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Resources for Anti-racism study
A resource guide to aid in understanding and facilitating "anti-racism" in an effort to further progress toward a multi-cultural Christian community.
Established in 2015 following a Kellogg Foundation grant from the Michigan Humanities Council, The Grand Rapids African American Museum and Archives (GRAAMA) began its work recording oral histories with older African Americans in Grand Rapids and West Michigan.
The Jim Crow Museum uses objects of intolerance to teach tolerance and promote social justice. The Jim Crow Museum houses over nine
thousand artifacts; the majority of which are anti-black and were created between the 1870s and the 1960s, which reflect contemporary attitudes
about African Americans during the Jim Crow era. The museum has other Jim Crow memorabilia that supported racial segregation that can be found in the form of books, signs, tickets, brochures, and photographs. Their artifacts and exhibits document the pervasiveness of racist ideas and anti-black images in American culture.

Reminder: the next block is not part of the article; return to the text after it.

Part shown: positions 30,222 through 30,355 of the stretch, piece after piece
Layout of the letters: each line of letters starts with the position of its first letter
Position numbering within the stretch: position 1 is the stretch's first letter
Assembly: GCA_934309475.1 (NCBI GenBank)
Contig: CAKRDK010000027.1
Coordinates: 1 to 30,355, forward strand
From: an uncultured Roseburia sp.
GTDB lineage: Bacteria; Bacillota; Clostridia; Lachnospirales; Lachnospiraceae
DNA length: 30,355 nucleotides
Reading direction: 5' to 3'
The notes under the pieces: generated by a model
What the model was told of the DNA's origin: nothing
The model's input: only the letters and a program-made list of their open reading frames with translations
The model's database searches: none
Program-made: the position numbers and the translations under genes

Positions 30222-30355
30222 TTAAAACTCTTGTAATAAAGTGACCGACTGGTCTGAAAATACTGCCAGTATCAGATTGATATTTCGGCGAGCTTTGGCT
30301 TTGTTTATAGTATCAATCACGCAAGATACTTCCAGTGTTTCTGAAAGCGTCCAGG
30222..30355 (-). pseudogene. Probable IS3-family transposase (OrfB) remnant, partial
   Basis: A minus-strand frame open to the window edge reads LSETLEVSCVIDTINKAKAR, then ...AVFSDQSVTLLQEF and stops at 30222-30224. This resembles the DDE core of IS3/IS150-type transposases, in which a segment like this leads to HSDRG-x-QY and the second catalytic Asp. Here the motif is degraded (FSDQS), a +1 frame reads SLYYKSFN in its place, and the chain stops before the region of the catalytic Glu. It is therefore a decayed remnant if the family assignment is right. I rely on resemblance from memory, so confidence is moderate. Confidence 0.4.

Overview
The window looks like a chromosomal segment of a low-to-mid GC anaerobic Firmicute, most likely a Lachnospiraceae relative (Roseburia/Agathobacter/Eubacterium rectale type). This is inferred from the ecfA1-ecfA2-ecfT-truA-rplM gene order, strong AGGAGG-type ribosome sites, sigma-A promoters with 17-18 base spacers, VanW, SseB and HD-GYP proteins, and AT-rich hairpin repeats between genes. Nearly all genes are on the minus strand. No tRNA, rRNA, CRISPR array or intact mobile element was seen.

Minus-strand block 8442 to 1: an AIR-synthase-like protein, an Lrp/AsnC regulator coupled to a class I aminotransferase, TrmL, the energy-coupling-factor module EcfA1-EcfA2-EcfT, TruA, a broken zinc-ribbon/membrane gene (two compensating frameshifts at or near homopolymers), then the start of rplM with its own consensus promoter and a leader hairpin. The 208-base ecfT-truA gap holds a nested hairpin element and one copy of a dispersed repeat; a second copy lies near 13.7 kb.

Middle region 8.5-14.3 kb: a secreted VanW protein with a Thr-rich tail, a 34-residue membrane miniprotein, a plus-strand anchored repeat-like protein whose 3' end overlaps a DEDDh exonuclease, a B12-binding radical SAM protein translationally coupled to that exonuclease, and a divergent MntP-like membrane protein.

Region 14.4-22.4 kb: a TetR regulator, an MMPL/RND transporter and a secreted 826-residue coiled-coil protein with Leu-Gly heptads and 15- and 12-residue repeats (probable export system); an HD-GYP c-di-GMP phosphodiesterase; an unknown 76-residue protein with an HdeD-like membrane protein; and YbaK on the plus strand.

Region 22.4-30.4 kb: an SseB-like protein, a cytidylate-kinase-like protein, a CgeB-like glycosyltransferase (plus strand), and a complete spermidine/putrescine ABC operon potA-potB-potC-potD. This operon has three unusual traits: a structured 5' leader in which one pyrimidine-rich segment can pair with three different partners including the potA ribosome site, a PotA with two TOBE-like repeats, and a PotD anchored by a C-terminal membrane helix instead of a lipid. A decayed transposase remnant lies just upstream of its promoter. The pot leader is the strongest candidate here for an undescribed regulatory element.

The Charles H. Wright Museum of African American History explores and celebrates the rich cultural legacy of African Americans, accomplishing this through exhibits, public events and programs, as well as education and research opportunities for all ages and interests. The Wright is home to the Blanche Coggin Underground Railroad Collection and the Harriet Tubman Museum Collection, as well as more than 35,000 artifacts pertaining to the African American experience.